I’m talking about my poor brolly at least, that took a fair amount of beating in the blustery winds and heavy rains that accompanied my visit down south to Newcastle – a less than perfect backdrop for the famous 7 bridges across the River Tyne.
Newcastle, suspiciously run-down and dreary from the train on a sunny day, looked like an industrial wasteland whose construction was abandoned in the 1800s after the Revolution in the rain and cloudy weather. But a step out from the Central Station and onto Grainger Street where the urban centre begins and the atmosphere as I imagine it would be minus the bad weather, would have been nothing short of electrifying.
Newcastle’s brilliant, as the Brits themselves would say. But now that its FC has been relegated for the next season, I wondered if the thrill’s diminished somewhat, judging from the tragically empty stores selling the club’s gear.
The urban square is confusing at first, and the sheer number of shops, inter-looping shopping malls can drive one crazy. But the river Tyne provides instant navigation access, and soon I found myself trudging across the famous Tyne Bridge while wrestling the high winds and an increasingly flimsy umbrella in the hopes of visiting Baltic, the converted warehouse now a contemporary art gallery sitting at the foot of the Millenium Bridge. Essentially a glassed-up white cube many storeys high overlooking the river and its bridges, the Baltic’s views and its rotating exhibitions of the most famous names in contemporary art left me overwhelmed.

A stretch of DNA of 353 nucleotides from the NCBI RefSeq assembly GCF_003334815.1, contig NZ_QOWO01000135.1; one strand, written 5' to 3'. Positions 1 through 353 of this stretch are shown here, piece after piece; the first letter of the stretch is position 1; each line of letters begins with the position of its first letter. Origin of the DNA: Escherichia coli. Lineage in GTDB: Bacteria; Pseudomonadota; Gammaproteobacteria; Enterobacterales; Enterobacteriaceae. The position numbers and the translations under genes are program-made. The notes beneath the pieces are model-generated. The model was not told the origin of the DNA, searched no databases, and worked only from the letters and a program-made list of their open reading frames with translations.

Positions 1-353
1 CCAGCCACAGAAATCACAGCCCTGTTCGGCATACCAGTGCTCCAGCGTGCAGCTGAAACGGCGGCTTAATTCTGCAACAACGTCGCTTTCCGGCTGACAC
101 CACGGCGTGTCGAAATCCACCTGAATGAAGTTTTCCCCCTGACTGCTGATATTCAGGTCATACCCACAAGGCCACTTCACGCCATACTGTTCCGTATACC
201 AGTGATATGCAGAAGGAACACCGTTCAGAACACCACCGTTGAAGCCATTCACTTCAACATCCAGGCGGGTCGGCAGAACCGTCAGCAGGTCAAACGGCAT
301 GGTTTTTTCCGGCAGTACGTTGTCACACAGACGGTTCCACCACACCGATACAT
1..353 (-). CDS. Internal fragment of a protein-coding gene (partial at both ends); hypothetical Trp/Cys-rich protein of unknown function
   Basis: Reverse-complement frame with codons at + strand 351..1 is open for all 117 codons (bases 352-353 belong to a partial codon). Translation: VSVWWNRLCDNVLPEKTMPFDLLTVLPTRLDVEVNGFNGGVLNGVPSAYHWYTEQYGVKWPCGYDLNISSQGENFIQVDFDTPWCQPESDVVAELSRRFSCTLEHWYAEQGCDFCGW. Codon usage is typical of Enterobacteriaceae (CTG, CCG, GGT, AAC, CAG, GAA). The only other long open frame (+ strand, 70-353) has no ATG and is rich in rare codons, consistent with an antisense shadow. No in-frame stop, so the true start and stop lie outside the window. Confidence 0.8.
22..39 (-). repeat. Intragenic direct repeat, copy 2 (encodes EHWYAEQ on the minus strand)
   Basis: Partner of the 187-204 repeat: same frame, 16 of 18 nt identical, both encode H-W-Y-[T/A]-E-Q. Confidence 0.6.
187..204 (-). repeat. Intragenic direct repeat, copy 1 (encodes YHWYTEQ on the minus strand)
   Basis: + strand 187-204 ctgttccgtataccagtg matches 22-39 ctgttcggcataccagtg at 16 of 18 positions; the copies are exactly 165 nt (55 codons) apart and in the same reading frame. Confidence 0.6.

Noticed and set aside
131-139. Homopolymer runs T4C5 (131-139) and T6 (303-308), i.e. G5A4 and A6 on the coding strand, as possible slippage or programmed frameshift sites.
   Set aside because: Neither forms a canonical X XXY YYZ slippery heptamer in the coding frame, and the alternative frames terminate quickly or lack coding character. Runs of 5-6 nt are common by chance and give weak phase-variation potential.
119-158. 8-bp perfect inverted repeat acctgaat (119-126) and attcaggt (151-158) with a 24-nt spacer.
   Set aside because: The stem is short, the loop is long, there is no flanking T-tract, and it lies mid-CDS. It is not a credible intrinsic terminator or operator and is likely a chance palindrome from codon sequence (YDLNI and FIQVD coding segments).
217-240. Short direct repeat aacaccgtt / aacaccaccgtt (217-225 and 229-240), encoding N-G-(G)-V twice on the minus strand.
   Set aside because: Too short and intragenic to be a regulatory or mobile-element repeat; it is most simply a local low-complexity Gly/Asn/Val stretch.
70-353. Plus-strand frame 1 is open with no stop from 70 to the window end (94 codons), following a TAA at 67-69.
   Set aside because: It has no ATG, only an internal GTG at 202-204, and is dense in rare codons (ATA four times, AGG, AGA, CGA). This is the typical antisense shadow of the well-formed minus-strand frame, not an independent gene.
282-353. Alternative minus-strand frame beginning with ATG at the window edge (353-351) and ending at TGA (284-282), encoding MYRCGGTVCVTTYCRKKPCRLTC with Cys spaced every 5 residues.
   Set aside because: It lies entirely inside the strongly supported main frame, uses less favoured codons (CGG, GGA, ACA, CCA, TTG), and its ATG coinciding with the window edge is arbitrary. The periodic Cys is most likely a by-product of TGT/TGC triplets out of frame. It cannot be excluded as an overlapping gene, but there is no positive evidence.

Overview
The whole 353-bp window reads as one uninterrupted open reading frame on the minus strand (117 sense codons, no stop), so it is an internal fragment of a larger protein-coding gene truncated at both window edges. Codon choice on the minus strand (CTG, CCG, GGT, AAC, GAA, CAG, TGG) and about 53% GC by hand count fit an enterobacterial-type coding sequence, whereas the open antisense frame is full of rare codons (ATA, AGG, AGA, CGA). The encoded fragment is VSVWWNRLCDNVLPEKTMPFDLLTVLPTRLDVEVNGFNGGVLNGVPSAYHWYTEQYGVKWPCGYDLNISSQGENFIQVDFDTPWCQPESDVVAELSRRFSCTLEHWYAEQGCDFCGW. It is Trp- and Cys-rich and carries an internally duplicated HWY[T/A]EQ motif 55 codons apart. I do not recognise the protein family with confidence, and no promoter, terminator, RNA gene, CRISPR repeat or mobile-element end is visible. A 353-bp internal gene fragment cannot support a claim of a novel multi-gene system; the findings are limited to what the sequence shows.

The walk back across the river was equally excruciating and I passed a mix of Geordies (you are either cursed or blessed with that accent, depending on whose perspective you are speaking from) revelling in the rain, or looking plain miserable. From a distance, I saw a man start to strip. A stag-night party looked as though it either started early, or ended really late when a group of males (not men) made the presumably-groom-to-be run around in the wind and rain clad only in black briefs. He returned soaking wet to hoots and cheers and most probably, yet another pint on the house for such bravery.
I boarded an incredibly filthy National Express East Coast train on the way back (coming up from London Kings Cross) where the seats in front of me were taken by American surfer-jocks who yakked non-stop in the Quiet Coach.
They were stunned speechless by the waves of the North Sea hitting the rugged coastline, and expressed it the only way they knew how:
“That’s cool. That’s so cool.”
“I dare you to swim in that!”
Smirking, I simply toed off my shoes, peeled off the wet socks, dried my clammy toes and prayed that my feet smelled bad enough to make them pass out.